And fingers crossed for a smooth transition home. Annie, let people just kind of take over the practical stuff with your kids. You can be the story reader and the snuggler (as much as possible, recovering from surgery) so that they don’t feel neglected. But someone else really needs to get them bathed and dressed and fed for the next week or two. By the time I had my 4th c-section, I could tell I was dealing with an older body, one that needed a little more TLC to recover. It’s all temporary, unless you rush things, get an infection or PPD. I told you already, number four was in many ways my sweetest experience. But it was also the longest recovery for me. Pace yourself, ok?

    Love you, dear friend. Wish I could be there to breathe in that baby and take care of you.

  4. I’m SO happy you’ve had such wonderful care! That makes all the difference! Bless your heart & your return home! Love you!

  5. I love how succint DeNae is. I am coming to see you this weekend! I am preparing to have your baby try to kill me.

  6. I love DeNae’s idea of taking them cookies or some other treat in a few months. They’ll love that!

    I love your comment about Junie because for me that’s one of the biggest reasons to have a baby in a hospital. I’m good at having kids, I could pop one out on a deserted island with little to no trouble but if I’m home I have to be mom, at the hospital I’m a patient. I stay for as long as I can.

  7. I totally agree with you about nurses. My first daughter (third child) would not have made it out without my nurse. I’m glad you got your second girl!! So cute! After my c-section with my fourth child, they offered to let me go home on day 3…I opted to stay until the staples came out. I can’t believe you had four c-section. You are a rockin’ woman though!! Have fun with your cute family!

  8. I’m glad you had a good experience with the nursing staff where you had your baby. I was not so lucky. The first night after I had my c-section, I asked the nurse to please turn out the light over my bed. I couldn’t reach it without getting out of bed, and as anyone who’s had a c-section knows, it’s a major ordeal to get out of bed that first day or two. Her response? A curt “Do it yourself”. I won’t be so crude as to quote here how I responded to this nurse, but she DID end up turning out the light. 🙂 My only regret is that I didn’t report her to the hospital administration.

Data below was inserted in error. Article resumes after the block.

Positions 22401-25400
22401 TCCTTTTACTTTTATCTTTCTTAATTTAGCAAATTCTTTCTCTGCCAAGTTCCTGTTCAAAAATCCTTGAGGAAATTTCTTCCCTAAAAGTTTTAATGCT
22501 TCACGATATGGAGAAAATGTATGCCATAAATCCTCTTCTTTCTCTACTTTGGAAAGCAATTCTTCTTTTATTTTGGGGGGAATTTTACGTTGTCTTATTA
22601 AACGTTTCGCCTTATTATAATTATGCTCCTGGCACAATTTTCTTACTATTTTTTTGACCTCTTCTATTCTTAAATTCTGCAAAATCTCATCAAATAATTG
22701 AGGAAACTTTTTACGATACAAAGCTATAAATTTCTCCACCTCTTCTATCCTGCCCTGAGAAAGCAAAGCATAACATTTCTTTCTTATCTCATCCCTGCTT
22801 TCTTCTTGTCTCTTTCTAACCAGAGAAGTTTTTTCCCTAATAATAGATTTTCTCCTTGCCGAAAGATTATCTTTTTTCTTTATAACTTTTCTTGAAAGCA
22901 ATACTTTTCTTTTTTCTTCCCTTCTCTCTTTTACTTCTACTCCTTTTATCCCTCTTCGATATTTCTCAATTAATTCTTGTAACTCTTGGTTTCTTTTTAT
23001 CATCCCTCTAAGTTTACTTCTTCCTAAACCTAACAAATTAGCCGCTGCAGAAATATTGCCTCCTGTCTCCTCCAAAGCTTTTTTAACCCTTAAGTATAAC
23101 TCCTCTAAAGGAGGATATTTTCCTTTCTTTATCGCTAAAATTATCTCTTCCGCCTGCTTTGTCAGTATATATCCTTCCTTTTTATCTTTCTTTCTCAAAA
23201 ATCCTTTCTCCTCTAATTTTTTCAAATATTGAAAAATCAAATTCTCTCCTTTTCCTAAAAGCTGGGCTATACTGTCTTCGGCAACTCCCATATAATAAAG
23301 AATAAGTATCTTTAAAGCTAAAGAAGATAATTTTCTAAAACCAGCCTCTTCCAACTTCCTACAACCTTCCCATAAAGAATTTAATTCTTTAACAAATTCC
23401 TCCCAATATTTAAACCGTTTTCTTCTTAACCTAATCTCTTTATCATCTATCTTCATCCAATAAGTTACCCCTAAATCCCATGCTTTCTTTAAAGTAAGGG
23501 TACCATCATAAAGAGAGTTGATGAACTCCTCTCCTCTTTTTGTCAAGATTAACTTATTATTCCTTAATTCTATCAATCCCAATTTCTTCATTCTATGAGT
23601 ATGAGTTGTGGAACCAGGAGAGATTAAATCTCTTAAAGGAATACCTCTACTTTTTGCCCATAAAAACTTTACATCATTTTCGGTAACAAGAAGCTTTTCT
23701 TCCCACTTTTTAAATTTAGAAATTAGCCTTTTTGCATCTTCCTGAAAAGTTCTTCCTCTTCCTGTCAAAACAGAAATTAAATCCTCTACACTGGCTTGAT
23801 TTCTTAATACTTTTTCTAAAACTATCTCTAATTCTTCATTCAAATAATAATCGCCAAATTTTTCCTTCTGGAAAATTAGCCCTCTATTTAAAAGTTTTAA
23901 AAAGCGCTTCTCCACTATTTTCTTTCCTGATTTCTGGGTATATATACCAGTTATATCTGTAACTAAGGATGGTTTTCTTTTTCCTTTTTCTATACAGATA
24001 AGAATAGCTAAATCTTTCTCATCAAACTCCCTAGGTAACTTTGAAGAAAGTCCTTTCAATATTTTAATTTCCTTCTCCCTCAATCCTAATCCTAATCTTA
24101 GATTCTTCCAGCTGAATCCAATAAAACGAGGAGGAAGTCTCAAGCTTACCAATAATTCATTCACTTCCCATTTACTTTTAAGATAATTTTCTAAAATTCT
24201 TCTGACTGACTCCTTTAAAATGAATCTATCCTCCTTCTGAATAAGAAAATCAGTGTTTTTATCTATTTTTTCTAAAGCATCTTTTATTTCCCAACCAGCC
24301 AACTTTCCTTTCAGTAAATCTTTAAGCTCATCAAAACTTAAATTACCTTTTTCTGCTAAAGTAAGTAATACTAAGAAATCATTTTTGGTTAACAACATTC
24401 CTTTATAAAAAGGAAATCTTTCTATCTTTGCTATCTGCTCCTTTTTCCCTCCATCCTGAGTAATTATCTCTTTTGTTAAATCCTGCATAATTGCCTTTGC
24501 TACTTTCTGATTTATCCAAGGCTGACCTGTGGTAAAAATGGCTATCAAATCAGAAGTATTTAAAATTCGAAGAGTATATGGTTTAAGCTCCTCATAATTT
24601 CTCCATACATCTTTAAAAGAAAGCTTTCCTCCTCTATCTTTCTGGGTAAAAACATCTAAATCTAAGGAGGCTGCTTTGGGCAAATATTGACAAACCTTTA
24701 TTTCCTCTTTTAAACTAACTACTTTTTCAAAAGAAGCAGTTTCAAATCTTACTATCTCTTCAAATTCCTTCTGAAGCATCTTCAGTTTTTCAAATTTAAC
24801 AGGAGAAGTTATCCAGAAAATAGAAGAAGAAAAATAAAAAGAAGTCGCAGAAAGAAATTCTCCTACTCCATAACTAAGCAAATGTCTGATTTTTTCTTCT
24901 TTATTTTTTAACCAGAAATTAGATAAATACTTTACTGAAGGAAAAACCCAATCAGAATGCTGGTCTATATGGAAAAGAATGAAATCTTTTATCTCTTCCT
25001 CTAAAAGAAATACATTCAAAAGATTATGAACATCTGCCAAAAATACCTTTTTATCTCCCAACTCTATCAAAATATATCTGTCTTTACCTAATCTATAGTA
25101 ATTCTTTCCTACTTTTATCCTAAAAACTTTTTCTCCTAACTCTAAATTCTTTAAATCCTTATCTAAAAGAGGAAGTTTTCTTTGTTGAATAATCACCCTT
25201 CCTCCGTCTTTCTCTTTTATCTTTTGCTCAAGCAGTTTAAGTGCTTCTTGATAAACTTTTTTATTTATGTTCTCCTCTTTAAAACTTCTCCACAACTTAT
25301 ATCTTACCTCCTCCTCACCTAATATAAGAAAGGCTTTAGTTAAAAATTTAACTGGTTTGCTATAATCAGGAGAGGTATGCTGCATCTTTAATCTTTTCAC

9. I love nurses. They can make such a big difference in the entire experience. I am so glad that you are safe and well and that everything went well for you both. Have fun with your brand new, little piece of heaven on earth! congratulations!

  10. Postpartum doulas are a beautiful thing, if you find one that meshes with what you need. Or a young girl in your ward who will work as a mother’s helper for a few hours a day for a couple weeks.


  11. Congratulations on your beautiful little girl! She’s the most beautiful newborn I’ve ever seen. I know what you mean about having to leave the nurses, I hate that part of going home. Good luck:)

  12. Hooray for wonderful nurses. Like Denae, I had to go back and thank the nurse who helped my littles and I the most (she got me the gel bandages for my poor boobs that were getting the skin rubbed off by philanges too small. Is that TMI?).
    Here’s to a quick c-section recovery!

    Love the name….I was going to name my last child (if HE were a girl) Tess
    HE is a Trenton

    wonderful to have good loving nurses. I just had my hubby in the hospital for a hip replacement and one of the nurses was such a Hag.
    I wanted to ask her WHY she even picked the profession of nurse, other then to make sick, uncomfortable people feel more miserable then they do

    anyway, I am glad all went well. ENJOY

  14. One big fat DITTO! It’s so nice to have loving nurses who make these small indignities that we suffer in the hospital (esp. C-Sections) bearable and totally routine! THEY ROCK!